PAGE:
The blue planet is getting warmer, and credible scientists no longer have any doubt that our activity as human beings has made a significant contribution to this. The more fossil fuels such as coal and oil are burnt, the more intensively soils are cultivated. The bigger the landfills and the more CO2 enters the atmosphere, the more the earth “sweats”. Some of the consequences are already clear. Ocean temperatures are rising, the ice of the Antarctic and at the North Pole is melting, storms and other extreme weather events are becoming more frequent and occurring in regions that had previously been spared.
In December 2015, the nations of this planet put their heads together at a unique Earth Summit in Paris (COP21) to decide on very specific global climate change objectives. One of these was to drastically reduce greenhouse gas emissions as a means of limiting global warming to less than 2 °C above pre-industrial levels. A highly ambitious target, which the EU and its member states advocated strongly. Climate protection begins with the individual within his or her own four walls. But to really achieve anything, it is necessary to work together. Independent initiatives are of little or no use at all. Europe has long led the way on climate policy and has repeatedly set ambitious targets. The success of this approach has long been apparent. The EU now represents only 9% of global greenhouse gas emissions, and this percentage continues to decline. China accounts for almost one third, and the USA for approximately 15%. Europe is therefore justifiably a pacesetter in climate protection.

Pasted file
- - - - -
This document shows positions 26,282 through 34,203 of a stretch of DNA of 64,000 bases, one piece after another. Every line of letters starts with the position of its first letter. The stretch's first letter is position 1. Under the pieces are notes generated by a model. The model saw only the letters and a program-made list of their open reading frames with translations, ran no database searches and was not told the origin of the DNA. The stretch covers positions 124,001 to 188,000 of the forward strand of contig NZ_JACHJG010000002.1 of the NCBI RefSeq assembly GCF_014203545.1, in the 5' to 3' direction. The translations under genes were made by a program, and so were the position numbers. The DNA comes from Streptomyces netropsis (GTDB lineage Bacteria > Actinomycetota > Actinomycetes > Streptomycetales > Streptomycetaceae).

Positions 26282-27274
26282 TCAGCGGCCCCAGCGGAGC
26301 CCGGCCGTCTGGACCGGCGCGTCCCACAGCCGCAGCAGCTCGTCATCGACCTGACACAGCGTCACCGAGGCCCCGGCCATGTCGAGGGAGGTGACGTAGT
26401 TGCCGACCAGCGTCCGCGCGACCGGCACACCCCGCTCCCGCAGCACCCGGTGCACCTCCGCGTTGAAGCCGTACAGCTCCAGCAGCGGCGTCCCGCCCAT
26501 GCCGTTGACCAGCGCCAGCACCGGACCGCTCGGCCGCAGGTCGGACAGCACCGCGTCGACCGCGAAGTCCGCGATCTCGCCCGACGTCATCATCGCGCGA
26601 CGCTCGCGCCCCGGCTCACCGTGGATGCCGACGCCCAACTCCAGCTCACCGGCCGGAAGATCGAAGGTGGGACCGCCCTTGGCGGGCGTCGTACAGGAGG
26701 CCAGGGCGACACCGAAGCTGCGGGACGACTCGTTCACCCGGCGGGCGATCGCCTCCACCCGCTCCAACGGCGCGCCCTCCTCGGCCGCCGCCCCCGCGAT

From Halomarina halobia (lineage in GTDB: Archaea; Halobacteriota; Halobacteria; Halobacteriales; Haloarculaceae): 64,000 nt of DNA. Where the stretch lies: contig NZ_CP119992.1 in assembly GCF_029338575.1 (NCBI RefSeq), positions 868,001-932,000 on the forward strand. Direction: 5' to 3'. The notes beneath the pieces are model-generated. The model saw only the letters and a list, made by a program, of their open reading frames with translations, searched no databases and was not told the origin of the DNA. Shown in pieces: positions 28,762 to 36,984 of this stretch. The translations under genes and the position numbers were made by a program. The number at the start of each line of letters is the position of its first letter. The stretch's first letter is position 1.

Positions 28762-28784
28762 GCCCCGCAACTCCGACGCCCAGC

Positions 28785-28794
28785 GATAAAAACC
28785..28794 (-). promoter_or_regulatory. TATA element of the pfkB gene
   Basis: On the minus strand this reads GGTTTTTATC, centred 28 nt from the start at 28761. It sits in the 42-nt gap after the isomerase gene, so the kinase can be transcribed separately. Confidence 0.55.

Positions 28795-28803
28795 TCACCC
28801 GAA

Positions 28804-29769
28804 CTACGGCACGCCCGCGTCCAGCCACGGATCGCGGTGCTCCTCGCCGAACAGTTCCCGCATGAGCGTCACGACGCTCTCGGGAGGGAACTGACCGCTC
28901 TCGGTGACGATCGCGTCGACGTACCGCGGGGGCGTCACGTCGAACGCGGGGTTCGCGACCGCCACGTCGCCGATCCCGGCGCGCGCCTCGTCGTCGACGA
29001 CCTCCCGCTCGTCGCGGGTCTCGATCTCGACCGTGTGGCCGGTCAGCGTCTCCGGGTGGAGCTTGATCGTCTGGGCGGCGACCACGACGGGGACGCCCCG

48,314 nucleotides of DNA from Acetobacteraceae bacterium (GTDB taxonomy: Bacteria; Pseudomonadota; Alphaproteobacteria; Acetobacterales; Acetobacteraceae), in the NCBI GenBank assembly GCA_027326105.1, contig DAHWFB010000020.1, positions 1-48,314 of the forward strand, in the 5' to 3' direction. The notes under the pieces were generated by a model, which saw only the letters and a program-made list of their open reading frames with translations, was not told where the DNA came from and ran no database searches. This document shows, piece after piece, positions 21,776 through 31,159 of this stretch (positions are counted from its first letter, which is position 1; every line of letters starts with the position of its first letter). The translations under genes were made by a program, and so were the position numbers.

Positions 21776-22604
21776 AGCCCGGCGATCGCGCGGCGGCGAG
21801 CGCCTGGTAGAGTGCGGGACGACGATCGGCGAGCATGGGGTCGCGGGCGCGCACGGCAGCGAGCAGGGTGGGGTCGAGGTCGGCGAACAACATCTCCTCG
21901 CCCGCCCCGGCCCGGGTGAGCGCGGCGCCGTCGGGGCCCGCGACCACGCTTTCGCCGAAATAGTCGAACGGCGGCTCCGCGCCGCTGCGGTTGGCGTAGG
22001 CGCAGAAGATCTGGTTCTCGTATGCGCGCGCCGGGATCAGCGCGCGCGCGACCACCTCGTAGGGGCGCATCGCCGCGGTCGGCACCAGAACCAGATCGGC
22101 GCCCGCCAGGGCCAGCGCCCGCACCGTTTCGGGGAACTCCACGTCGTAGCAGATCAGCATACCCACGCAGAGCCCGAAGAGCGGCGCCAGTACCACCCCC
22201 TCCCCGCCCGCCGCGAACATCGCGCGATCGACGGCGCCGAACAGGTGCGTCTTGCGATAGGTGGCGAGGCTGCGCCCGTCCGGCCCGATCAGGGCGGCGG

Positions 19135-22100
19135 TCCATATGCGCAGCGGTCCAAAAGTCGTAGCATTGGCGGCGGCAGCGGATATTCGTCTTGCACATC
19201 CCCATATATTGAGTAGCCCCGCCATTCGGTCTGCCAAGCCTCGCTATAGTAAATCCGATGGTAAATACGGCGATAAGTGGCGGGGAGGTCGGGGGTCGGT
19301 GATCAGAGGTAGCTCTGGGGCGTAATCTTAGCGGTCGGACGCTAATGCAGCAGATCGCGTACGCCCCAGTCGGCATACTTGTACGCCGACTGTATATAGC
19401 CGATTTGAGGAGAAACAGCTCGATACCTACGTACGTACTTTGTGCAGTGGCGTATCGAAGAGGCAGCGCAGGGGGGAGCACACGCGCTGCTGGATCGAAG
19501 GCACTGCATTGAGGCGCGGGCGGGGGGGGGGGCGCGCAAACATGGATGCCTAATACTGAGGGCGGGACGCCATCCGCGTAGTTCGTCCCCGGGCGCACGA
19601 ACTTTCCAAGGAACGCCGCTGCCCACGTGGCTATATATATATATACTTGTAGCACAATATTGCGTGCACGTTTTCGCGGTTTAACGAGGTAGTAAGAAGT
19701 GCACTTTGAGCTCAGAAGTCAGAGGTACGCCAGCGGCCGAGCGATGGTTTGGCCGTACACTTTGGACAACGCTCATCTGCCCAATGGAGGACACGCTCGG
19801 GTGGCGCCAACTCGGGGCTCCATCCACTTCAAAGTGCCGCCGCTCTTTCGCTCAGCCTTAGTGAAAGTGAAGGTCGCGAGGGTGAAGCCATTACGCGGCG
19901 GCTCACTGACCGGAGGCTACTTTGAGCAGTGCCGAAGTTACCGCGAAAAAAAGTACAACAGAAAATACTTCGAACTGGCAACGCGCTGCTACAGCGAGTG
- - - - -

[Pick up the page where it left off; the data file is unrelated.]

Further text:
But more and more states outside Europe are recognising the necessity of climate protection. That’s why enough countries ratified the Paris Agreement in October 2016 and it entered into force. The EU and many EU member states, including Germany, were among them, with China, India and the US also giving their approval. It is all the more dangerous that the most powerful economy, the USA, under its president Donald Trump, is now undermining the Paris climate accord.
Climate protection is not only good for the planet – done correctly and with the proper political support, it also creates new jobs and brings technological progress. From the transport of tomorrow and the equipment of buildings to the generation of heat and electricity – in all key areas of our lives where there is still too much CO2 being produced, there already exist proven climate-friendly technologies that can effectively reduce greenhouse gas emissions. And European companies are leading the way in implementing these technologies all around the world.
The EU plans to spend up to €180 billion of its 2014-2020 budget on programmes and projects related to climate change. This is equivalent to at least 20% of the EU budget.